Six months after the Texas death chamber held its latest execution, Barney Ronald Fuller Jr. is set to die Wednesday for the 2003 shooting deaths of his neighbors in rural East Texas.
If it occurs, Fuller's execution will break the longest gap between executions in Texas since 2008, when the U.S. Supreme Court was considering the constitutionality of lethal injection. It will also mark the first time Houston County has put someone to death since the penalty was reinstated in the United States in 1976.
Fuller, 53, was sentenced to death for killing Annette and Nathan Copeland, his neighbors on the outskirts of Lovelady, a small town with around 600 residents at the time about 100 miles north of Houston. In the early morning of May 14, 2003, he fired into their home with an assault rifle before breaking in and killing them both with a pistol, according to court documents.
“We got a call in the middle of the night that our family had been murdered,” said Ona Presto, Annette's older sister who became guardian of the Copelands’ two children.
The tension between the neighbors began several years earlier. In 2001, Fuller was charged with making terroristic threats against the Copelands after he allegedly shot and damaged their electric transformer, then threatened them when they called the sheriff’s office, according to testimony from the sentencing trial. The Copelands called deputies to their home several other times claiming Fuller was firing weapons, but no action was ever taken.
On May 13, 2003, more than two years after charges were filed, Fuller received a letter from the Houston County courthouse about his upcoming trial, sending him into a rage, according to testimony from Fuller’s wife, Linda. He drank through the day and night and eventually sent Linda and their children from the house.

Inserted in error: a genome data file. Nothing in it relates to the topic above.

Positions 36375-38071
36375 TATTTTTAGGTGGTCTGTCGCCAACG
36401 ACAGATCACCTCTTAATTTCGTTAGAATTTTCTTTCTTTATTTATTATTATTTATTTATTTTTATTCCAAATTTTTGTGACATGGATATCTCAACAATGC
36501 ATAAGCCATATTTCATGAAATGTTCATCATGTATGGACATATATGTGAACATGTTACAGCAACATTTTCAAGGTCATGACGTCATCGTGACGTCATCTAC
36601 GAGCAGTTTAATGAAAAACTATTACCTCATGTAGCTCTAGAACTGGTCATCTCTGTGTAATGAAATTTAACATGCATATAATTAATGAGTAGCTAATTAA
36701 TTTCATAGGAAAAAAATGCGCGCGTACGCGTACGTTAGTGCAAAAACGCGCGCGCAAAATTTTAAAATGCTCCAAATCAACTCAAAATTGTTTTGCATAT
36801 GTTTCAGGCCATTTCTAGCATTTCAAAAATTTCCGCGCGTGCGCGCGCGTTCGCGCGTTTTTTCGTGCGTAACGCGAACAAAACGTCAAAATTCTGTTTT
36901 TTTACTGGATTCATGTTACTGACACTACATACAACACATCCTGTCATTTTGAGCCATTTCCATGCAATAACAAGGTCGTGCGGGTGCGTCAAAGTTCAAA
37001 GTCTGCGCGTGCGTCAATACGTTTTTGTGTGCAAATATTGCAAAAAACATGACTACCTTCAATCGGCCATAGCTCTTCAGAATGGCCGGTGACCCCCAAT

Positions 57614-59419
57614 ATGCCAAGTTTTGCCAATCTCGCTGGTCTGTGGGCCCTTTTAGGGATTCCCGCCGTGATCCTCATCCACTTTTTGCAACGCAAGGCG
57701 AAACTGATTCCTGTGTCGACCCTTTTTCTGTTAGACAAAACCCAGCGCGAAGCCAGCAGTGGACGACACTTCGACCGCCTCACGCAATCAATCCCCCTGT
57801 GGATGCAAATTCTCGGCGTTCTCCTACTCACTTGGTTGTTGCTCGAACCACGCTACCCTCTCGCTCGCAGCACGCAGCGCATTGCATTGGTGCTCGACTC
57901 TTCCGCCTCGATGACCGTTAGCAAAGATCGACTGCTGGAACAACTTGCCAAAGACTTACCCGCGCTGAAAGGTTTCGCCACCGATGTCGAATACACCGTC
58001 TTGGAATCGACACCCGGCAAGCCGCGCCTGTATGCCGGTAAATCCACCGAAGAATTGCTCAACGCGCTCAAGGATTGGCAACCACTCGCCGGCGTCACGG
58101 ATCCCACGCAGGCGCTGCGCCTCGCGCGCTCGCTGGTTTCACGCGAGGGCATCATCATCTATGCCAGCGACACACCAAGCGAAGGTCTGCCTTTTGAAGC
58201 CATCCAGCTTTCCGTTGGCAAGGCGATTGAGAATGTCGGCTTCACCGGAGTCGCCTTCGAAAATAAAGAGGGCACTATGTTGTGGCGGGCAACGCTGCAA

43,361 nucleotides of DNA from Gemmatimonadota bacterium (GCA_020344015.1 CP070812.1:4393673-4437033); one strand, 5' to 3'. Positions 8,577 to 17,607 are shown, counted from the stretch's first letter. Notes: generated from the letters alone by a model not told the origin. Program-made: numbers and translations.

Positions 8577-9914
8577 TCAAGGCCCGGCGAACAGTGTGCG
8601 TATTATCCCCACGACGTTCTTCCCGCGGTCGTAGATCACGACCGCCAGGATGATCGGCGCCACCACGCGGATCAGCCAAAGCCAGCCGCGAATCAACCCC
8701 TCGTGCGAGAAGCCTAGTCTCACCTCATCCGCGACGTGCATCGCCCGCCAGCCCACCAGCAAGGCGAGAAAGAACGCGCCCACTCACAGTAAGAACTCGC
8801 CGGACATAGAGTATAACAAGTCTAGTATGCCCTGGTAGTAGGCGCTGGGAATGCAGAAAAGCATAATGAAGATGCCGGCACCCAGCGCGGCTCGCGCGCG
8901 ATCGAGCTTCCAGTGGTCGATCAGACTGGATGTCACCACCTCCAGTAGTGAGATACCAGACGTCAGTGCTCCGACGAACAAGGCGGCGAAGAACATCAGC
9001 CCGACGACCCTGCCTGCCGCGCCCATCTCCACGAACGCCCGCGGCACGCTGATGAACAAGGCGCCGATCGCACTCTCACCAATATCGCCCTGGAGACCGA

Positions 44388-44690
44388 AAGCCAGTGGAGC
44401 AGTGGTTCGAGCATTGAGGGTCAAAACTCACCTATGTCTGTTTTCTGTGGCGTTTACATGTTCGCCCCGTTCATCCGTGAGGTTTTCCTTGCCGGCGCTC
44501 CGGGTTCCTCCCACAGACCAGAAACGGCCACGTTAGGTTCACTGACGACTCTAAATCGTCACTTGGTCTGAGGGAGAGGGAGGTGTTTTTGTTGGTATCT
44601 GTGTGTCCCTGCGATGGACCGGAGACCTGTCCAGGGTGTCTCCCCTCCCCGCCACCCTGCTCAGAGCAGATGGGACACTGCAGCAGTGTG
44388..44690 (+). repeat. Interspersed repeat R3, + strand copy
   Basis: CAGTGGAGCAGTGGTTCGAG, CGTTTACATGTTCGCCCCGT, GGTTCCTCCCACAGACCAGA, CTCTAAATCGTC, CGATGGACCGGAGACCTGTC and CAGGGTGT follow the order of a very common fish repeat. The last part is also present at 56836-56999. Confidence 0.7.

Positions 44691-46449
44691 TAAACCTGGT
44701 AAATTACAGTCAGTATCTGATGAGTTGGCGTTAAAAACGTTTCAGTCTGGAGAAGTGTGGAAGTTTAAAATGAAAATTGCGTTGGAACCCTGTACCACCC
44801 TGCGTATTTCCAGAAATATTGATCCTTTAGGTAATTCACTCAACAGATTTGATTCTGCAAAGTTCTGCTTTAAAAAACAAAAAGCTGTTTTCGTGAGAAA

At around 1:30 a.m., he walked the 200 yards to the Copeland’s home and fired 60 rounds into the house with an assault rifle, according to court documents. He then broke down the back door, and first went into the bedroom of the Copeland’s 10-year-old daughter, but left when he couldn’t turn on her light. He went into the master bedroom and fatally shot both Nathan, 43, and Annette, 39, with a pistol before heading to their son’s room. Cody, 14, was shot twice in the shoulder, but survived.
During the initial gunfire, Annette managed to crawl into the bathroom to call 911. During the call, the operator heard a man say, “Party’s over, bitch” before hearing pops, then silence, according to court testimony.
“It’s just a heinous crime,” said Randy Hargrove, an investigator for the Houston County District Attorney’s Office and former sheriff deputy who worked the crime scene in 2003. “The man doesn’t need to be on this earth.”
Fuller was arrested at his home several hours later, and pleaded guilty to the murders in court. After a sentencing trial, the jury handed down the death penalty.
Hargrove said he couldn’t remember another case in Houston County where the death penalty was pursued. Fuller is the only inmate on death row from the county, and no executions from the county are on record. Hargrove said he believes the death penalty is right for Fuller but hopes there will be no future cases.
“It’s really sad for both families,” Hargrove said, adding that he feels for Fuller's mother as well as the Copelands. “But you reap what you sow. If you plant corn, you don’t harvest peas ... That’s just the way it is.”
Presto has always believed the death penalty was the right punishment for her sister’s killer, she said.
Fuller’s direct appeal was denied by the Texas Court of Criminal Appeals and U.S. Supreme Court, and the one other appeal he filed was also denied. Among the appellate claims was his incompetence to stand trial or enter a guilty plea because he acted irrationally and removed himself from the courtroom for most of the jury selection process and trial.“I do believe that God made this determination, and that he is getting justice done for what he did to two innocent people,” she said.
No appeals are currently pending, and Fuller waived all further review of his case in May, according to his lawyer, Jason Cassel. The execution, which will be the seventh of the year, is expected to go forward after 6 p.m. Wednesday. Two other executions are scheduled for 2016.
Presto, along with her sister and the Copelands' two children, plans to witness the execution in Huntsville, though she said she doesn’t know what to expect.
“I don’t know if this is our answer or not,” Presto said of the execution. “We’re hoping to see a closure once this has all happened.”